Whether it’s California’s state employee pensions, SIEU dickering with Blagojovich over the price of a US Senate seat, or 300,000 GS-13s making more than $80K a year, public employees are the problem, not the Post Office. Unlike most public employees, postal workers actually work and provide a service.

rokemronnie on January 29, 2009 at 3:35 PM

To add to rokemronnie’s accurate assessment, remember that no industrialized nations have lower rates, even though we cover a very large geographical area. Sending a letter from Bangor, Maine to Honolulu, Hawaii is just as cheap as across town.

jgapinoy on January 29, 2009 at 3:44 PM

I hope they do make it a five-day week. As it is, a sub does my route once a week, & it almost always gets messed up.

jgapinoy on January 29, 2009 at 3:45 PM

If anyone wants to do a history lesson on the real failure of the USPS go back to the 90′s. For the first time an outsider was appointed Postmaster General – Marvin Runyon. As former head of many corps including the TVA Runyon was the first to begin automating sorting and logistics as USPS. When he took over 80% of their budget was LABOR.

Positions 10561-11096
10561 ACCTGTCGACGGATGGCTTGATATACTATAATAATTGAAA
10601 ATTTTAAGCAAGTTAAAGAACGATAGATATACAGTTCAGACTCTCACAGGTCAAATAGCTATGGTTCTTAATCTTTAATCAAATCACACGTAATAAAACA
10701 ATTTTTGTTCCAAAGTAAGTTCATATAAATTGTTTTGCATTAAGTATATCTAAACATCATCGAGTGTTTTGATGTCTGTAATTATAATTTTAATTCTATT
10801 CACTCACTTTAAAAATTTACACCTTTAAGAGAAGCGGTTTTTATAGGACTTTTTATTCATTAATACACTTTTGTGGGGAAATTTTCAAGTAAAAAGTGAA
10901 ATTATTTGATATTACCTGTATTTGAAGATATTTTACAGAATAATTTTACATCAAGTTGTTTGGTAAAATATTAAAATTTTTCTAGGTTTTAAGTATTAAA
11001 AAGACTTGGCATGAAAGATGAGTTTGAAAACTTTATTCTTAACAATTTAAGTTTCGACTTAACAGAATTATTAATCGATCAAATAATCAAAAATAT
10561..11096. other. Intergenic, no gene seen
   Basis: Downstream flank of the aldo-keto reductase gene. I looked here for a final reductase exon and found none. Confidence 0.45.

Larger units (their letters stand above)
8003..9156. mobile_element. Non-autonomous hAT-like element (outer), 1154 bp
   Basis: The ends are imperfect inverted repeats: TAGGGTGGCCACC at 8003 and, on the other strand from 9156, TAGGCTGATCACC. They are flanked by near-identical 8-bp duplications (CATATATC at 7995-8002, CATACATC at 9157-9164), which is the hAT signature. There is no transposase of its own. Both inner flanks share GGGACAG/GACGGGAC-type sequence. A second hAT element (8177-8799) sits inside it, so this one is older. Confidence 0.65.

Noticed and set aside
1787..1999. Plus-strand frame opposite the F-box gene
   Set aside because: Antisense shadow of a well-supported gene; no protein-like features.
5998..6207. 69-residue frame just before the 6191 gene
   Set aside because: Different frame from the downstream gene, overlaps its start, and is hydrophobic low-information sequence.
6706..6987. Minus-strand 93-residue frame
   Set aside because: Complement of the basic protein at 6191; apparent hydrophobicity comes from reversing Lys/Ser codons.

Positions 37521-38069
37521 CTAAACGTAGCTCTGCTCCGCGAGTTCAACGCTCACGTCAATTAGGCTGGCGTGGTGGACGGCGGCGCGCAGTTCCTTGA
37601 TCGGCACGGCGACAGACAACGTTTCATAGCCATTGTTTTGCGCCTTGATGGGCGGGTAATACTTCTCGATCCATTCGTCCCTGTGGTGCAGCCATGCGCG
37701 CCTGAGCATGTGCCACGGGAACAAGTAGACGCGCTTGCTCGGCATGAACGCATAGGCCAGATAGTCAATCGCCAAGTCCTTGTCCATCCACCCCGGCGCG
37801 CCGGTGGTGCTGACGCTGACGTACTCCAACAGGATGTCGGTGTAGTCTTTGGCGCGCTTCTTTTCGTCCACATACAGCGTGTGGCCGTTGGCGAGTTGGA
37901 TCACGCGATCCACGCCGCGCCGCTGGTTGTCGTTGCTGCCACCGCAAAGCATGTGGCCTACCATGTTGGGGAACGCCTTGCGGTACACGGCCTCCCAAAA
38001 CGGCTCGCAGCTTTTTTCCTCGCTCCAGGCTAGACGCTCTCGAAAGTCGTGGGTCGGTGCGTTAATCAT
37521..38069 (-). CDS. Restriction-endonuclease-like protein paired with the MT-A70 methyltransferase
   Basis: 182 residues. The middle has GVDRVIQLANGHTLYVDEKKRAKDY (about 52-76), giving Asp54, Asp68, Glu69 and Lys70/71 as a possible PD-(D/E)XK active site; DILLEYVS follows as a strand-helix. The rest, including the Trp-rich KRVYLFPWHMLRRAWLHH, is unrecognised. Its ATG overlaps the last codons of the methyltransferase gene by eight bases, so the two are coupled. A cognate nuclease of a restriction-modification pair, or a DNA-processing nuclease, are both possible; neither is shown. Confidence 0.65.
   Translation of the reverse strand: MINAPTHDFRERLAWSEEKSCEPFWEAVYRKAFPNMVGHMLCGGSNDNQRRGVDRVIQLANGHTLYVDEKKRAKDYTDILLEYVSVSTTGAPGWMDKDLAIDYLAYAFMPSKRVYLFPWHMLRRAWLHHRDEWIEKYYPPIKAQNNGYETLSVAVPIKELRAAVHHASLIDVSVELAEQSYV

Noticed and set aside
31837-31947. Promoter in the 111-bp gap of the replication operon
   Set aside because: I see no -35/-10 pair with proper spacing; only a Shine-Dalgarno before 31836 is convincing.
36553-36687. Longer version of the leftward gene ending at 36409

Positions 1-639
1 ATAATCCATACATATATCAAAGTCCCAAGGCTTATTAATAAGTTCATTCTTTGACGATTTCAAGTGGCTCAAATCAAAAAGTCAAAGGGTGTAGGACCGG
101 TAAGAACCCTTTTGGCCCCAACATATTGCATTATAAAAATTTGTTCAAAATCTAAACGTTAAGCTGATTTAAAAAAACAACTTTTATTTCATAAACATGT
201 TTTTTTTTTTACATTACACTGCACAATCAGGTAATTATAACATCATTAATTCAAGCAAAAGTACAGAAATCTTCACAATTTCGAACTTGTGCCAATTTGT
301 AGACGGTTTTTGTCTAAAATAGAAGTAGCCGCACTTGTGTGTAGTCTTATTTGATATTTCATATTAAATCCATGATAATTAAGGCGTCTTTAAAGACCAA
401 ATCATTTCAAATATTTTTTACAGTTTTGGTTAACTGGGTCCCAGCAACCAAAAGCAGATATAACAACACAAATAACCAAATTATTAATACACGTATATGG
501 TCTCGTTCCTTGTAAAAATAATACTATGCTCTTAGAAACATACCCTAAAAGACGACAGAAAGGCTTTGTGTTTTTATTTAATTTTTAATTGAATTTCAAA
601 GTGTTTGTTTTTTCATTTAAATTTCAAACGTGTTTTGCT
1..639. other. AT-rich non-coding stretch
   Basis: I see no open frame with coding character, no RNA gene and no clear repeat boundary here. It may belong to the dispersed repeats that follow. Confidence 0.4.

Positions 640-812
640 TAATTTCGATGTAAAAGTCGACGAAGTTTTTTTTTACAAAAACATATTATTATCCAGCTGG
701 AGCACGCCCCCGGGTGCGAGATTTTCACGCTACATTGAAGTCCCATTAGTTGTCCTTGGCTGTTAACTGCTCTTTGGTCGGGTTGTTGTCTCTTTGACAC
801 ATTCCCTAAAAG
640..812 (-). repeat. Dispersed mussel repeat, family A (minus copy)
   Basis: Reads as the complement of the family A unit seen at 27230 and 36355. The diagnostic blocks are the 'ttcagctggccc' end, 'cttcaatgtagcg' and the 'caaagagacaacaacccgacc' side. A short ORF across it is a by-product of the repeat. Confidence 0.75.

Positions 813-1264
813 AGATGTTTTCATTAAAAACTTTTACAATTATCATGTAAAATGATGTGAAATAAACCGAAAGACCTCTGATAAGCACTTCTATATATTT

He offered early retirement for the first time to cut back labor and in short order turned the largest single company in the USA around.

He then started envisioning the future and think of ways to increase revenue. One idea was to use carriers to do meter readings and other services since he had a person at every house (almost) in the USA 6 days a week.

Needless to say the Unions did not like this an in a series of BS allegations they drove him out. So in short order the USPS went from dark to light to dark again.

In my opinion they never recovered from that power struggle. Like the plight of newspapers their situation has more to do with technological pressures than it does with the slumping economy.